Between September 2007 and December 2009, original DHS subjects were asked to participate in a continuation of the original study termed the Dallas Heart Study-2. Family members and spouses of the original participants were able to participate in the DHS-2. Participants underwent MR imaging at the University of Texas Southwestern Medical Center. Individuals with previous surgery for an aneurysm in the brain; metal fragments in the eyes, brain, or spinal canal; cardiac pacemaker; implantable cardiodefibrillators; cochlear implant; spinal cord stimulators or other internal electrical devices; pregnancy; and occupations associated with exposure to metal fragments were excluded from MR imaging.
A total of 2082 participants underwent brain MR imaging. Thirty-seven were excluded for self-reported stroke. Images of outliers as found by Robust Minimum Covariance Distance analysis of brain segments,14,15 individuals flagged for exclusion in previous DHS2 MR imaging brain studies, and individuals who had error flags generated during automated analysis were reviewed by a neuroradiologist (K.S.K.). On MR imaging review, 70 individuals with major structural defects (such as corpus callosum agenesis, imaging evidence of stroke, and hydrocephalus) or image-acquisition errors (such as metal and motion artifacts and other noise) were excluded. In total, 107 individuals were excluded from subsequent analysis.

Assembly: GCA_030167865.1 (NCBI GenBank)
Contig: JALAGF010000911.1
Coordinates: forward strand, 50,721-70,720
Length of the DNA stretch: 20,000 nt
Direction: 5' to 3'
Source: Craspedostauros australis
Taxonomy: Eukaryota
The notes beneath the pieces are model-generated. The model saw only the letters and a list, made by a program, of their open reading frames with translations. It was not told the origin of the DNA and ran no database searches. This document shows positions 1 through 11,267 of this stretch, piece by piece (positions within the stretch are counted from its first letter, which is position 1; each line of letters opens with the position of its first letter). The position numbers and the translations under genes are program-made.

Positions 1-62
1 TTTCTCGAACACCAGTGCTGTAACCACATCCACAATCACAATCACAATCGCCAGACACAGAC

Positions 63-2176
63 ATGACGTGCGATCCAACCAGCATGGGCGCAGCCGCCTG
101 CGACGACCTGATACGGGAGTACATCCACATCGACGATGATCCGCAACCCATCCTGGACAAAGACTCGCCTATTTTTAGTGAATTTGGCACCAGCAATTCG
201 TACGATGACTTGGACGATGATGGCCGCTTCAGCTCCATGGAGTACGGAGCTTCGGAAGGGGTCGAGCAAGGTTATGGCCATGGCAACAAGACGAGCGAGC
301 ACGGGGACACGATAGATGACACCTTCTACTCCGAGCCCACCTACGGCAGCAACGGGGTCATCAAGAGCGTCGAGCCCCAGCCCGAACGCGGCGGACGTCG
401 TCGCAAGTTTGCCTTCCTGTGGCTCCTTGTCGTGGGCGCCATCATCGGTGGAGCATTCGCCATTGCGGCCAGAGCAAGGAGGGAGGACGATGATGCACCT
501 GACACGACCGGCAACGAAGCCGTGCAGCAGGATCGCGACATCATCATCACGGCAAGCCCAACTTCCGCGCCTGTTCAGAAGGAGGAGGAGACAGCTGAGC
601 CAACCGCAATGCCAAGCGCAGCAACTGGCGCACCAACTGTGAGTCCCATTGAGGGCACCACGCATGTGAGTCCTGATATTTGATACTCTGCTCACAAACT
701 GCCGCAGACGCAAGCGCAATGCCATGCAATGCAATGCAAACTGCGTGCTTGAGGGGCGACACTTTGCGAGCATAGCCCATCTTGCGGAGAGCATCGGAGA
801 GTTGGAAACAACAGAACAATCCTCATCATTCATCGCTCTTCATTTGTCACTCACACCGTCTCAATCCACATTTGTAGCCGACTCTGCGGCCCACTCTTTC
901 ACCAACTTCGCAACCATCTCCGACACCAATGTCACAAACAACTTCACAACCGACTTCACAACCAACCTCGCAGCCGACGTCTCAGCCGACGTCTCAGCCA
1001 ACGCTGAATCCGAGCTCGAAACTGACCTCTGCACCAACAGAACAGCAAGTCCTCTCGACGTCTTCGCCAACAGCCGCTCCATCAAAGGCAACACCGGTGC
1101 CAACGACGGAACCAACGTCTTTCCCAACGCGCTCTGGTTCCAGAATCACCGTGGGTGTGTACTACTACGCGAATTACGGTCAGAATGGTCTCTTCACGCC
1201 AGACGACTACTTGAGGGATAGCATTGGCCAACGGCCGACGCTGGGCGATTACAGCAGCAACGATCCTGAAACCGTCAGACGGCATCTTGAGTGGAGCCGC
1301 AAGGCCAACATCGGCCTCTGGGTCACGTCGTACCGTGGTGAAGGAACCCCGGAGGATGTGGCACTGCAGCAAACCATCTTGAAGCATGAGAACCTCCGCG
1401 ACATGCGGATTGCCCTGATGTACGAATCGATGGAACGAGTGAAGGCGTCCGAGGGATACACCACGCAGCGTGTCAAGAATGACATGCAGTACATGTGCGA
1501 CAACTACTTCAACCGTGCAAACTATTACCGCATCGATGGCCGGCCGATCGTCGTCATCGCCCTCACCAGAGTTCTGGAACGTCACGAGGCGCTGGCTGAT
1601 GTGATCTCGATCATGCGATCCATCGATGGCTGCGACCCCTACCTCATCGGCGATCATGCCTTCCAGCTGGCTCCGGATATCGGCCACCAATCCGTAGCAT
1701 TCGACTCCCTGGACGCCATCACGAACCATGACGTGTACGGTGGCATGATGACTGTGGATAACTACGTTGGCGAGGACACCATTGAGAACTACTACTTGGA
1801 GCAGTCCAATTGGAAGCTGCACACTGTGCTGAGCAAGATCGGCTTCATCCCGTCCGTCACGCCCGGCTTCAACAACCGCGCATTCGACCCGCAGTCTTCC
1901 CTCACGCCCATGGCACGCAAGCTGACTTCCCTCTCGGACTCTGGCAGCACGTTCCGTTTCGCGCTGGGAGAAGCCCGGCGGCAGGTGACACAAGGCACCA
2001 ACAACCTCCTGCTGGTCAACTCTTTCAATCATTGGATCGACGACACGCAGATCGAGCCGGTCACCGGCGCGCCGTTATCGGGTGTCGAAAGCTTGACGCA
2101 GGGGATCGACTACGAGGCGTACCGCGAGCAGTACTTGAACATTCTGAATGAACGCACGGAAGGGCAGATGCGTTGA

MR Imaging Protocol
Brain MR images were obtained on a 3T MR imaging scanner (Achieva; Philips Healthcare, Best, the Netherlands) by using 3D magnetization-prepared rapid acquisition of gradient echo. Images were obtained from the vertex of the skull to the foramen magnum in true axial orientation. Specifications for 3D MPRAGE were the following: axial sections reconstructed at 1.0-mm section thickness; TR, 9.6 ms; TE, 5.8 ms; flip angle, 12°; FOV, 260 × 260 mm with a voxel size of 1.0 × 0.9 × 0.9 mm.